It’s been seven years since my eating disorder took over my life; seven years of a complete and utter roller coaster of emotions.
And as weird as it is to say, I wouldn’t change anything. I wouldn’t magically go back in time and replace that chapter of my life with one written in a prettier tone.
The experience I went through with recovery from a mixture of anorexia, orthorexia, and bulimia caused me to see the world differently and forced me to retake control of my life.
So as much as the pain, tears, hard work and sadness totally sucked, it all shaped me in many ways to become a better person today.
I Became More Understanding of People’s Struggles
When you silently struggle for years with something, you can convince yourself that you’re broken and no one understands what you’re going through. But that’s the sad part about illness in this country: we don’t speak about it enough for people to know that we’re all struggling with something.
When I opened up about my eating disorder, I received a flood of support and stories similar to mine. It was kind of shocking too; no one talked about disordered eating yet so many women related to me.
Now, I see people differently. I know not to dismiss someone as being a generally mean person, that there is usually something going on deeper or a long history of sadness they went through. And when someone does open up that they’re going through something, I offer an ear to listen because I know that’s what I needed when I was in the thick of recovery.
I Began to Understand How Pain Manifests Into Diseases
In the eating disorder community, a common phrase is thrown around: “It’s never about the food.”
What this means is that a person doesn’t develop an eating disorder because they genuinely want to forgo eating or just want to be thin. There’s underlying pain beneath the disease that manifested into control, or lack of control, over food.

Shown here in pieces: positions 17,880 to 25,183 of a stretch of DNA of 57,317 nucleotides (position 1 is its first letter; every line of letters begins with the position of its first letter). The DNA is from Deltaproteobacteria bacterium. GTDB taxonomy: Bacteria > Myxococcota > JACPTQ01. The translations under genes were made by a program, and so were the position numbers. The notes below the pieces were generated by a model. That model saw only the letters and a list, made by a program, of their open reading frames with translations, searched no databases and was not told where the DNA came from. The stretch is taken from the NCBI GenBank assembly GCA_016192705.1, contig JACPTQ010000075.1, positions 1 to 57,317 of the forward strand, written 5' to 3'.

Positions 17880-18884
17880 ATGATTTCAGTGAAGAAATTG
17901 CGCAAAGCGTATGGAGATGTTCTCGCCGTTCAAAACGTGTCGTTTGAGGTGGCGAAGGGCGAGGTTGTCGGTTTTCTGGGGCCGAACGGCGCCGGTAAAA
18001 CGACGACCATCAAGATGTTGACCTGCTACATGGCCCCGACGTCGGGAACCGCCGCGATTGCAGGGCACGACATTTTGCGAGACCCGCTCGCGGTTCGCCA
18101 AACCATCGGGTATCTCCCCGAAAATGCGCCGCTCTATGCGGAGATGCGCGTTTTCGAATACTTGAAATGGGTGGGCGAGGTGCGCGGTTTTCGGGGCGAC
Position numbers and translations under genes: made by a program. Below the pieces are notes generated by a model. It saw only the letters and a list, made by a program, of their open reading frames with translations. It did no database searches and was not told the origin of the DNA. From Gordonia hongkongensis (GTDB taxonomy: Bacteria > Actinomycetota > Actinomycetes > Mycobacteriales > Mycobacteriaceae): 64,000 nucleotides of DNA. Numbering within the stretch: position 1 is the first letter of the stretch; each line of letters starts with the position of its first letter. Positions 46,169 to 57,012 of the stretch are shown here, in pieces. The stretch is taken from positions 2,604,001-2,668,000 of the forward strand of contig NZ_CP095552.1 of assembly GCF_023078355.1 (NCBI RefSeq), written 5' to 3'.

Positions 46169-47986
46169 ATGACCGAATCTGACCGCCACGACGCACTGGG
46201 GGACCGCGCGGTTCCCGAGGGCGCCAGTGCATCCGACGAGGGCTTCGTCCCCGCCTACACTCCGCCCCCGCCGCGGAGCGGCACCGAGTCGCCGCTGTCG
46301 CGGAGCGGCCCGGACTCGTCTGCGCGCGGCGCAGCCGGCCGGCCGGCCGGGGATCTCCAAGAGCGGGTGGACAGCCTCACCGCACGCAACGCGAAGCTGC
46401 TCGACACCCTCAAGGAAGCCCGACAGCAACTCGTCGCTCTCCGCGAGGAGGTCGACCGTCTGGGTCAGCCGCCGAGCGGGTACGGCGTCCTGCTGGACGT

And the same goes for alcoholics, OCD, PTSD, and many other diseases/disorders. People are in a lot of pain, and the way they cope manifests differently for everyone.
I Became More Patient
At the beginning of my recovery, I was hard on myself. I’d slip up and be convinced that I was eternally damned to a life of battling with food.
But just like the idea of controlling my food would comfort me took time to develop, rewiring my brain to let go of those beliefs and habits took time too.
The butterfly cliché is often overused, but it’s true. Beautiful things take time. And it’s better to accept the caterpillar/cocoon phase than fight it. And if you’re willing to be open, there’s beauty to be found in these stages too.
I Forgave Those Who Hurt Me
Grudges are a sure-fire way to cause yourself pain that benefits no one and only hurts yourself.
I had a boyfriend that was the catalyst for my eating disorder — and later encouraged the behaviors — and for a long time, I blamed him for everything. Just the thought of this man could send me into a fury.
And although he wasn’t all to blame for my eating disorder, I did end up forgiving him for the pain he caused me. Not necessarily to his face, but inside of me. I learned to let go of the anger because I realized that holding on to something like that wasn’t doing me any good.
I Forgave Myself
This part was the hardest. I hated myself for being “broken,” lacking self-control and detested my appearance for so long. I was a shadow of my former self.
I honestly thought I messed up my own life and I loathed myself for that.
But through recovery, working on building my self-confidence back up, and becoming more comfortable with who I was outside of the eating disorder, I learned to see myself differently. I didn’t mess up my life, I was simply victim to shitty circumstances. And just like I would forgive my friend or a child that made a mistake, I needed to show myself the same kindness.
And when I did, it was magical. I no longer felt at odds with myself, and I learned to apply this to everything I went through in life.
I was never meant to be perfect, and I learned all my imperfections.